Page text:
Hi guys. I have something stuck in my head since a few days and I'd like to have your opinion about that. I don't know if I am missing something in my assumptions so please feel free to enlighten me.(adsbygoogle = window.adsbygoogle || []).push({});

Here's the thing: considering two protons (or electrons), one fixed at the origin of the frame of reference and the second lying on the X axis fixed at a distance L. As we well know, the electric repulsive force is stronger than the gravitational pull between them and they will experience a repulsive resultant force in their frame of reference (they are at rest relative to each other but moving in relation to our frame of reference with a speed V).

In their frame of reference the charge/mass ratio is equal to e/mp where "e" is the charge of the proton and mp its mass. However in our frame of reference this ratio will be different because of the relativistic mass. The charge is invariable with the speed but the mass increases.

Consider what I will call "Planck's particle". This particle has the Planck mass and the Planck charge thus the square of the ratio charge/mass is equal to 4∏εG. If you calculate the interaction between two such particles you will find that the electric repulsive force equals the gravitational pull between them and they won't interact at all. If they are at rest they will keep at rest no matter how close or far they are from each other. So, let's go back to the protons. If their frame of reference is moving with such a speed V that the square of the charge/mass ratio will be equal to 4∏εG, these two protons will not interact with each other (in our frame of reference). So if we measure the resultant force of these two moving protons it will be zero. I've calculated that speed (it's quite high) and its value is:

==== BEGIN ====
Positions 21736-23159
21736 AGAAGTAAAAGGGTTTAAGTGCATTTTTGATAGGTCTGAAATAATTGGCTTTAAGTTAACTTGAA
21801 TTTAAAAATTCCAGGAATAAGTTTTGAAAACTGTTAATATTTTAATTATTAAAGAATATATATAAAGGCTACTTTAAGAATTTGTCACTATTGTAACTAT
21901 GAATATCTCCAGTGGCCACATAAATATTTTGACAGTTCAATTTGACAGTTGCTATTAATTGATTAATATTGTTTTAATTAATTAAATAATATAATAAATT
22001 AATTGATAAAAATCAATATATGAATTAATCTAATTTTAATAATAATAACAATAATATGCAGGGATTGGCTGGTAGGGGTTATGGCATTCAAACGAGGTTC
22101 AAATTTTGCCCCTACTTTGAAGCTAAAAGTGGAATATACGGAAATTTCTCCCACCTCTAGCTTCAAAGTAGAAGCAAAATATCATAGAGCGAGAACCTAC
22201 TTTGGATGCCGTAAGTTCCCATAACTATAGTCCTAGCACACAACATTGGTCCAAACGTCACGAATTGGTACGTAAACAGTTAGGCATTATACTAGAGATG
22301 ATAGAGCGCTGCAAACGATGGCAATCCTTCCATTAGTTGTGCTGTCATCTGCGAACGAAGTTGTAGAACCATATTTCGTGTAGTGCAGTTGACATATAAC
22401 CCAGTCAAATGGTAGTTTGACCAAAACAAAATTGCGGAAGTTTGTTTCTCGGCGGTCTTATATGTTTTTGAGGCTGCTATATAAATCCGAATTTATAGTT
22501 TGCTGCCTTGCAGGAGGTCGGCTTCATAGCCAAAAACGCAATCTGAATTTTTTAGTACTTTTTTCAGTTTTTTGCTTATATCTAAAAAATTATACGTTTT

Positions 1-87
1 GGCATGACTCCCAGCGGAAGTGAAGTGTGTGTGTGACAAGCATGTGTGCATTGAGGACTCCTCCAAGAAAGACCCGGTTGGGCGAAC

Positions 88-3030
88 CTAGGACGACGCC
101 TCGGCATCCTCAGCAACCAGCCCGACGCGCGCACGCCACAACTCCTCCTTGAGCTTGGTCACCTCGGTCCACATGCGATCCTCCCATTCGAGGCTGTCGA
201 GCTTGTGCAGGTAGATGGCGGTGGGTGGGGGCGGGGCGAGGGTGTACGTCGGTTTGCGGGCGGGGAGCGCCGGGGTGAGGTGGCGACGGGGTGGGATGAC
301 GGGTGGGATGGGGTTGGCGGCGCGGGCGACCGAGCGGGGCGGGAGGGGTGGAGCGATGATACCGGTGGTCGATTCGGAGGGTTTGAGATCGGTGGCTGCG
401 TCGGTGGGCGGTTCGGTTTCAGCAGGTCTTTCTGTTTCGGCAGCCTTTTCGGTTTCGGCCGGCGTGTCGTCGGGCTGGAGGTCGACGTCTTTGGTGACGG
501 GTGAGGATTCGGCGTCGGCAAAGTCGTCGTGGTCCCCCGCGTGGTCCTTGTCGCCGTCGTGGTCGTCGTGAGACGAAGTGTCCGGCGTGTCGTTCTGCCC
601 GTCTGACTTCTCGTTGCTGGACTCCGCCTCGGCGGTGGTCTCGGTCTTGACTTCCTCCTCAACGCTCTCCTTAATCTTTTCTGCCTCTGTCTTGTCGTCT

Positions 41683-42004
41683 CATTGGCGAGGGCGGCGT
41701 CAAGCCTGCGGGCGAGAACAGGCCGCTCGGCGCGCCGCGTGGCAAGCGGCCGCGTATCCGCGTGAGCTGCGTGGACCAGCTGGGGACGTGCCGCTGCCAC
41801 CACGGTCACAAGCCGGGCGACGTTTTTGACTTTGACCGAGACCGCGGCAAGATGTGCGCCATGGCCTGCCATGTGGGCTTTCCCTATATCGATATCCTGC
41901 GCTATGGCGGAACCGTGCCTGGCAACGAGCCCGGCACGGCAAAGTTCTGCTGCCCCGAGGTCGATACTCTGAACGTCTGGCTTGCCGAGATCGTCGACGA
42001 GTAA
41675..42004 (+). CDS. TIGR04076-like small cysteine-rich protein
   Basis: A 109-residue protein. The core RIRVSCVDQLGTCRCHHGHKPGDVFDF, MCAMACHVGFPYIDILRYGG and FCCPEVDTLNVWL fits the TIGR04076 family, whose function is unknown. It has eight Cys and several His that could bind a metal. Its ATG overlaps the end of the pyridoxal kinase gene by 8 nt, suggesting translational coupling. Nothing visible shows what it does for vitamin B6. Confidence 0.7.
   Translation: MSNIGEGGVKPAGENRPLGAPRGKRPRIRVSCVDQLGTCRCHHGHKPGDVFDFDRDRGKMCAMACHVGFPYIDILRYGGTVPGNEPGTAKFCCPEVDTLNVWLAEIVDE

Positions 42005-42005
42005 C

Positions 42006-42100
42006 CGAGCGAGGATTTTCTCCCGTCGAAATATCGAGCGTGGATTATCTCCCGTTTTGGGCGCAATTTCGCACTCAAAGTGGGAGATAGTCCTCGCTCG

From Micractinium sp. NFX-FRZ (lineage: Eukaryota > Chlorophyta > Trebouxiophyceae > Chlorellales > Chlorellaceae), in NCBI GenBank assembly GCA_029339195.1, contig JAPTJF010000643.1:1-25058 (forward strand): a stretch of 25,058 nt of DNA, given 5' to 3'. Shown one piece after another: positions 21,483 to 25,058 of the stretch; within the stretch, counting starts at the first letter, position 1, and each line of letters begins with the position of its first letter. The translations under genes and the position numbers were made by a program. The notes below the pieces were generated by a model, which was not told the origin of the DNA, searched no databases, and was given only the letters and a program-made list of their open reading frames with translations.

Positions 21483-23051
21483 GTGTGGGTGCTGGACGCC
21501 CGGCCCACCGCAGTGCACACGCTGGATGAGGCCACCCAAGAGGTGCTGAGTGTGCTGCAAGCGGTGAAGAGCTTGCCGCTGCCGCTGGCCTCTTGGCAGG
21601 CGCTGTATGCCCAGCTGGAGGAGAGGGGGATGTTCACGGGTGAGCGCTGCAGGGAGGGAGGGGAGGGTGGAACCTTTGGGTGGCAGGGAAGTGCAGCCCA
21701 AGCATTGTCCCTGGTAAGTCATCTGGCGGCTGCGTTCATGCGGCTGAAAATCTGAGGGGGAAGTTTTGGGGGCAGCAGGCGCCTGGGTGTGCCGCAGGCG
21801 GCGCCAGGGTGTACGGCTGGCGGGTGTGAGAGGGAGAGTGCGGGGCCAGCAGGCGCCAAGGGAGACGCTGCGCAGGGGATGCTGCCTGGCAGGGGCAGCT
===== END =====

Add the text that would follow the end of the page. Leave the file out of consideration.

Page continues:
v = c.[1-(mp^2/α.M^2)]^0,5 where "c" is the speed of light, mp is the mass of the proton (or electron), alpha is the fine-structure constant and M is the Planck mass. Also we would see them (if we'd be able to see them) closer than they really are since the distance L would be contracted from our point of view by the Lorentz factor.

Is that possible that we measure no resultant force at all while in their frame of reference they are experiencing a resultant force?

Thanks in advance for any help.

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# Charge/mass ratio of moving particles (SR)

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